I like Robin Ince, I like Brian Cox, I like Simon Singh, I like Ben Goldacre, I like Richard Wiseman, I like Helen Arney, I like Matt Parker. I like those I’ve not been thorough enough to remember to mention……
I do not like Hammersmith….. At all.
I do not like Hammersmith Apollo………… At all.
Possibly the hottest, sweatiest gig I have ever been to in my life. I almost fell asleep during proceedings. So, firstly, a massive thumbs down to the venue. Poor show Apollo. Have you heard of air conditioning? We paid almost 30 quid a ticket, is it too much to ask?
Secondly, I think I’ve profoundly realised that one can have too much of a good thing. Feeling slightly like a man who tells his friends that he tires of eating caviar, …. here goes.
I’ve now seen Brian Cox live something like 3-4 times in the last 6 months (ish). And, however amazing his talk is (it really is), once you’ve seen virtually the same talk, including jokes, more than a couple of times, you tend to start to pre-empt them. I almost feel guilty writing that. His talks are brilliant. But… Meh. There it is!
Same with Robin Ince. I’ve heard the same ‘set’ several times now. It’s a good set, very funny. But once you’ve seen it a few times, it does lose its appeal.
So to turn this whole thing around into a positive….
If you missed Uncaged Monkeys, BUT did manage to get to 9 Lessons and Carols for Godless People, don’t be sad! You probably saw most of it already.
If you haven’t seen one or more of the speakers before go and see it. It is a truly brilliant bunch of contributors, absolutely at the top of their game. No doubt a fantastic night out, if you don’t feel you’ve seen it a few times before. Special mentions for Matt Parker (stand up mathematician) and Ben Goldacre who were awesome.
Once again, I feel slightly embarrassed at the contents of this post.
I had the pleasure of being in the audience of a discussion event featuring the philosopher Anthony Grayling and the Archbishop of Canterbury, Rowan Williams yesterday evening. It was at London’s Southbank Centre.
It was an excellent discussion. I have to be honest and say, probably not one where I really learned any new facts, but certainly one which was interesting and thought provoking.
To hear two polite, highly intelligent and articulate individuals, whose core outlooks are polar opposites when it comes to religion, engaged in polite, respectful discussion and debate was a good experience.
A common criticism levelled at the horsemen of the ‘new atheism’ (Dawkins, Dennett, Hitchens etc) is that they argue without due respect, or are “shrill”. I don’t generally agree with that point of view, but it is commonly held, by believers and rationalists alike.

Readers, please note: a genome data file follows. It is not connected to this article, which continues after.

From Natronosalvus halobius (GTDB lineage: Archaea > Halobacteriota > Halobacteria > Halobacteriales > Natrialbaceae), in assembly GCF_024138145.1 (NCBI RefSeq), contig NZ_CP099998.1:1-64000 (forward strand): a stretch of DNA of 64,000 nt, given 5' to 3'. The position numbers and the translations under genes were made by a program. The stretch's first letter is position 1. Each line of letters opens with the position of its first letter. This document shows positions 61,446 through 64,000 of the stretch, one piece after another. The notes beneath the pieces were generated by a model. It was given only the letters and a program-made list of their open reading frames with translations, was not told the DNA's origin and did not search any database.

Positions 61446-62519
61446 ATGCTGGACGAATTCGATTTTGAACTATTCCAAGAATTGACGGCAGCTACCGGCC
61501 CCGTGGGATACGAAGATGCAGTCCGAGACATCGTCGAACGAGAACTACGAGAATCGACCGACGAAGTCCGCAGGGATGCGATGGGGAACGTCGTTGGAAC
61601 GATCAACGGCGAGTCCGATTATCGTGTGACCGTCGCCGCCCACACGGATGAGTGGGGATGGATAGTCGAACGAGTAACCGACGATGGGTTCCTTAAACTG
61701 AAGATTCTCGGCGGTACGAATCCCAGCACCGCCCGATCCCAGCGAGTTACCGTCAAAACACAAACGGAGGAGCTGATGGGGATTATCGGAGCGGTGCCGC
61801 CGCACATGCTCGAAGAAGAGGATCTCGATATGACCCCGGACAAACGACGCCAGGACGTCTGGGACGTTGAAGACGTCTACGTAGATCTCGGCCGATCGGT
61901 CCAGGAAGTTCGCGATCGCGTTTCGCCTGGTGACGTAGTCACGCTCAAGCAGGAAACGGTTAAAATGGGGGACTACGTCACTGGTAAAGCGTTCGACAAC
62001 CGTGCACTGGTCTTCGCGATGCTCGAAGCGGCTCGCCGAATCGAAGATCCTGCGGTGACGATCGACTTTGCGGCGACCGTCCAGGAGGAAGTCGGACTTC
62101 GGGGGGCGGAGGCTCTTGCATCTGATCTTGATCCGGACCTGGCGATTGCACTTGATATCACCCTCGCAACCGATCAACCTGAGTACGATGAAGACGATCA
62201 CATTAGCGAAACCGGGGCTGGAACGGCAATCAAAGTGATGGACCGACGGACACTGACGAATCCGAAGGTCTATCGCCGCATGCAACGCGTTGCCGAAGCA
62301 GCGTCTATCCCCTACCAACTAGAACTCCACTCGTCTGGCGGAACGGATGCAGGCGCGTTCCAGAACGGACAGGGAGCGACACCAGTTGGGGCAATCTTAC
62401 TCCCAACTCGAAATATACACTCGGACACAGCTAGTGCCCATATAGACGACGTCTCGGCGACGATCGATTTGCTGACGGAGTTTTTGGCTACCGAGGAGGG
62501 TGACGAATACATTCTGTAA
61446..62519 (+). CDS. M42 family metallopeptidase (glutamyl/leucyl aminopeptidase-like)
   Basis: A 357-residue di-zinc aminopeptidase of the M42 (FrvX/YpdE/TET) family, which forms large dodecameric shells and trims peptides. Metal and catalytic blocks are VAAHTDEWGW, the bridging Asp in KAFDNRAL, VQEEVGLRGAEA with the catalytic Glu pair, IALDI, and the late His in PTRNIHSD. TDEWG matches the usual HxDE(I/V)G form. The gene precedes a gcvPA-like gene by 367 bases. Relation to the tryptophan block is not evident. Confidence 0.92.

Nobody could possibly have levelled that criticism at last night’s conversation. It felt like the best sort of very British conversation. Think of Family Guy’s “drive by argument” joke.
I arrived at the venue with a generous measure of pre-existing respect for Grayling, but possibly through ignorance, or just bias on my part, not so much for Williams. Having now heard him speak, listened to his (at times, frankly, brilliant) wit, and the depth of his knowledge and uncompromisingly academic approach, I would say I have a similar level of respect for him as that which I reserve for Grayling and the other rationalist/scientist speakers I’ve seen. Obviously I’m not about to become religious as a result, but I was very impressed by his points, how he explained them or argued them and (most surprising of all) by his sense of humour.
The best quote of the evening came in response to an audience question which talked about god, but didn’t actually use the word :
Grayling : “Well it’s clear you didn’t mention the obvious elephant in the room….”
Williams : “I’m pleased to hear you think he’s in the room.”
(audience laughter and applause)
Always nice to have your preconceptions challenged, and although this wasn’t a watershed realisation moment, I would certainly go out of my way to hear Williams in discussion with Grayling or another similar rationalist in future.
Just showed this building site to a friend who said “I hate that theme”. To which I said “at least I changed the photo”…. (pause) …. “for one I took myself”. To which he replied “thought it was a stock photo.. looks amazing”.
Yes I took the photo myself, it’s the top of City Hall next to Tower Bridge. I was walking back from Shad Thames in the direction of London Bridge and spotted they were having a party up there. It was taken without tripod too 🙂